Reviews round-up

The critics' verdicts on Stephen King, Sathnam Sanghera and Maxim Leon.

Doctor Sleep by Stephen King

The greatly anticipated sequel to one of the most infamous horror stories of the 20th century, The Shining, has arrived. The story finds Danny Torrance, having escaped from the Overlook Hotel and inherited his father’s alcohol addiction, attending AA meetings and working as an orderly in a hospice. He has retained his ability to “shine” and can therefore offer the hospice’s dying a degree of closure and serenity, as they reflect on their life's mistakes. It is this activity that gives rise to Danny’s nickname, “Doctor Sleep”. Danny soon finds himself in spiritual contact with another “shining” child – Abra, a girl whose ability is so potent that she predicted the 9/11 disaster as an infant. Danny and Abra soon find themselves pursued by the “True Knot”, a group of nightmarish, vampire-like beings, whose continued existence relies on their absorbing the ‘steam’ that exudes from the tortured corpses of young shiners. Danny and Abra realise that they must confront the ‘True Knot’ and the story follows the endeavours in the pursuit of this aim.

The author Margaret Atwood is very complimentary in The New York Times. She states that “King’s inventiveness and skill show no signs of slacking: Doctor Sleep has all the virtues of his best work.” According to Atwood, King is “a well-trusted guide to the underworld” who gives the reader “a thorough tour of the inferno” with an assurance that he will “get them out alive.” Atwood also goes on to herald King as being “right at the center of an American literary taproot” that liberates horror writing from the sceptic denunciation of its being a “subliterary genre”, while further praising King for adding a “family dimension” that augments the multi-faceted creation Atwood believes this book to be.

The Telegraph’s Jake Kerridge is also heartily impressed by King’s latest effort. While Kerridge is riled that “There is no suggestion that his [Danny’s] euthanising activities are anything other than laudable” he finds the latter part of the novel to be “tremendously exciting”. Kerridge recognises the King’s personal progress between the writing of The Shining and Doctor Sleep, calling the former “a yell of despair from the darkest of places” and the latter “a warm, entertaining novel by a man who is no longer the prisoner of his demons...”

Stuart Kelly of The Scotsman is somewhat less impressed by King’s style. While Kelly acknowledges that Doctor Sleep is “indubitably a page turner”, he adds that “it might not be a re-reader.” Kelly judges King to be “an ideas writer, not a sentence writer”, stating that some of the ideas in the novel would have been better “not jumbled into a sequel.”  The “evil” is “banal”, according to Kelly, and the “book seems dependent on the idea that it will one day not be a novel.” Kelly does, however, add the comforting caveat that he “would read the prequel about Abra”.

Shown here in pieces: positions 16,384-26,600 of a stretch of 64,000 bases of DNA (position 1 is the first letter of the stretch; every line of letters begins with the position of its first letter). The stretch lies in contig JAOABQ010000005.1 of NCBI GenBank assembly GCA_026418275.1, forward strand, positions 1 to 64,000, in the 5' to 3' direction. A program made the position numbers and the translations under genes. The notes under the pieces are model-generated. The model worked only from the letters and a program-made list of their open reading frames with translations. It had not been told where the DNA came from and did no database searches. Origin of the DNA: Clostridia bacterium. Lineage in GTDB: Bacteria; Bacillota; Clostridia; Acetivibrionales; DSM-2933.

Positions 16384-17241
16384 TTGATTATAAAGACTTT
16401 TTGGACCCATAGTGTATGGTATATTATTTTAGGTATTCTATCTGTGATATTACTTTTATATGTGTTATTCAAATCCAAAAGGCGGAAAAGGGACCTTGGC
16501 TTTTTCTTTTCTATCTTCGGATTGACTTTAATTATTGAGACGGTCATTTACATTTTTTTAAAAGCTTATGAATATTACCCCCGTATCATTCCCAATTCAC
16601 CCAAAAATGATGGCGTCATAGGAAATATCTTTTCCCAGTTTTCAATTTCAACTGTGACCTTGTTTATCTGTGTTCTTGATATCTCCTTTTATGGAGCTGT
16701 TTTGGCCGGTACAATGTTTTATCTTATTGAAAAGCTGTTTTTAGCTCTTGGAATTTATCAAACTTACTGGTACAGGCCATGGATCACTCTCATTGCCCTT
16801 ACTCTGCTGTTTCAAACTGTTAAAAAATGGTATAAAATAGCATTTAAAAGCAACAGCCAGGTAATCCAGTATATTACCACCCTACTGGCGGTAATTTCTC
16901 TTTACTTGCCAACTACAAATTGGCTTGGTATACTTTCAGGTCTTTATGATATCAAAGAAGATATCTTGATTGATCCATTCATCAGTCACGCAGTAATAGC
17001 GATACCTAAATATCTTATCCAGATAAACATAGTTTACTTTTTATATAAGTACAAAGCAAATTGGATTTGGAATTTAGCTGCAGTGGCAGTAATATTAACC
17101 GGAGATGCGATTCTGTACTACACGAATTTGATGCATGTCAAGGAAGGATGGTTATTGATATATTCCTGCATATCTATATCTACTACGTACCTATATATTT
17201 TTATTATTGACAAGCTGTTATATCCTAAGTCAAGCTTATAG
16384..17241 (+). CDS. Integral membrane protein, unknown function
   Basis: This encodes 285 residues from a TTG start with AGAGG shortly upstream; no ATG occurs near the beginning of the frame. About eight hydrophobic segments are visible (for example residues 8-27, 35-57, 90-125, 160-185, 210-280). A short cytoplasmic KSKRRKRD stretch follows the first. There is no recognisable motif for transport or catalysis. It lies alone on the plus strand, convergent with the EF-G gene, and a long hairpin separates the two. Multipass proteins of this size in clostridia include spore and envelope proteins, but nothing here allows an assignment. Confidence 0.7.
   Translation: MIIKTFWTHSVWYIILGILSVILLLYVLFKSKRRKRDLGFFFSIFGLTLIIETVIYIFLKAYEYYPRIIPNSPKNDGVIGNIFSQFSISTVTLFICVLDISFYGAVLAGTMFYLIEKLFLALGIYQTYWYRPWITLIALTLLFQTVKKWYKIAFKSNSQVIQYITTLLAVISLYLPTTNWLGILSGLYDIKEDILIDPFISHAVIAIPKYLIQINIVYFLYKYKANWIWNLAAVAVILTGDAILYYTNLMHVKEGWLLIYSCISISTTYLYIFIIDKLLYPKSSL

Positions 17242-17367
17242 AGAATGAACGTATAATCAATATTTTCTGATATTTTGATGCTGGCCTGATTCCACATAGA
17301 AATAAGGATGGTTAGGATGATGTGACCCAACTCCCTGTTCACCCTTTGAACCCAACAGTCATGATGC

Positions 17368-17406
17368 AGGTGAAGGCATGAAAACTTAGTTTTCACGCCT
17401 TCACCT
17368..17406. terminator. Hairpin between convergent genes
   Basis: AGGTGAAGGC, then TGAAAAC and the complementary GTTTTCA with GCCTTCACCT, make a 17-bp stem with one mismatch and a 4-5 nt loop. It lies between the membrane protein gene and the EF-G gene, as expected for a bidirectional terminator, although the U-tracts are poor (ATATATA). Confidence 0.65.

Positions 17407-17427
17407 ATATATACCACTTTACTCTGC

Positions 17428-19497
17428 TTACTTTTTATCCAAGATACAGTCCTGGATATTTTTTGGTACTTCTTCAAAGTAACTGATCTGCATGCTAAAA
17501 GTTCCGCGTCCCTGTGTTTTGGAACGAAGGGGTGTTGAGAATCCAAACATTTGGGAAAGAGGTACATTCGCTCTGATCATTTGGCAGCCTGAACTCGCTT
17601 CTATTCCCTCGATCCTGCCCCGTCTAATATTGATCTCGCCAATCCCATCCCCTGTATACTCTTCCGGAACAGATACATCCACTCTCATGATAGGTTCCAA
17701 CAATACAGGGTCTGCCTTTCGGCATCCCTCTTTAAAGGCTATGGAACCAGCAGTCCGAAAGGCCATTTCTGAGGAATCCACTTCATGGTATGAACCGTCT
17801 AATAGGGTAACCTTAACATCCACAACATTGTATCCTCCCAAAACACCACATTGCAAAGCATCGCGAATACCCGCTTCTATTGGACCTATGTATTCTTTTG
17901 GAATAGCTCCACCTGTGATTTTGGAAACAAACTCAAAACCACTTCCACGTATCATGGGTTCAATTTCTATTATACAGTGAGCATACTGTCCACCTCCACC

Marriage Material by Sathnam Sanghera

Sathnam Sanghera’s debut novel, Marriage Material, is a re-working of Arnold Bennett’s 1908 work The Old Wives’ Tale, from which, to use his own phrase, Sanghera has “shoplifted characters and elements of plot” to create a study of immigrant society in Britain. The novel follows two temporally linked storylines, one being that of Sikh Punjabi sisters Kamaljit and Surinder Bains, who work in their father’s Wolverhampton corner-shop and the other being that of Arjan, Kamaljit’s son. Arjan, having managed to create a trendy, media-centric London existence, is forced to leave this and his English girlfriend behind after his father dies. Arjan returns to run the family business, only to face society's racism, the prospect of marriage and a plethora of quandaries involving his identity as an immigrant and the apparent cultural clash of which he is inevitably part.

Margaret Drabble, writing for The Spectator, applauds Sanghera for his “nicely judged” “mix of comedy, satire, realism and optimism...” Drabble is appreciative of Sanghera’s style and its subtle allusions to Bennett: “This dangerous material is handled with a darkly comic lightness of touch, and an impassively detached ironic tone that may owe something to Bennett...” Drabble, thus, is more than impressed with Marriage Material, “... [a] book so well researched you hardly notice the work that’s gone into it.”

Meera Syal, in The Observer, praises Sanghera’s mining of “rich veins”, as well as the manner in which Sanghera’s “subtle and often very funny prose” reveals his profound motifs. Syal makes clear that Sanghera is dealing with themes that “have been covered by other writers before him”, but it is Sanghera’s “deft sense of irony and self-awareness” that lift the novel “far above cliché”. Syal uses phrases such as “tender and funny”, as well as “cracking and pacy”, to indicate that, in her opinion, Marriage Material will “stay with you for some time...”

The Sunday Times’ Peter Kemp also found Sanghera’s first novel to be “enormously enjoyable”. Alert to Sanghera’s “modern makeover” of The Old Wives’ Tale, Kemp illustrates how Marriage Material is not “simply an ingenious exercise in updating”, highlighting that Sanghera inserts his own themes, such as “prejudice”, too. Kemp is evidently thrilled with the way Sanghera manages to deal with such sensitive issues “while maintaining a tone of shrewdly humorous tolerance” and concludes by declaring Marriage Material as a “warm, keenly observant and immensely appealing novel”.

Red Love: the Story of an East German Family by Maxim Leo

Red Love: the Story of an East German Family, Winner of the 2011 European Book Prize, offers a retrospective view of the German Democratic Republic (east of the wall) and its collapse, but through a familial prism. Each of Leo’s family members had a unique perspective on their East German lives, from the apparently politically-polarised grandfathers who both enthusiastically supported Communist Germany to Leo’s mother, who whole-heartedly supported the Communist ideal, but who also criticised the decidedly imperfect Communist Germany as a journalist.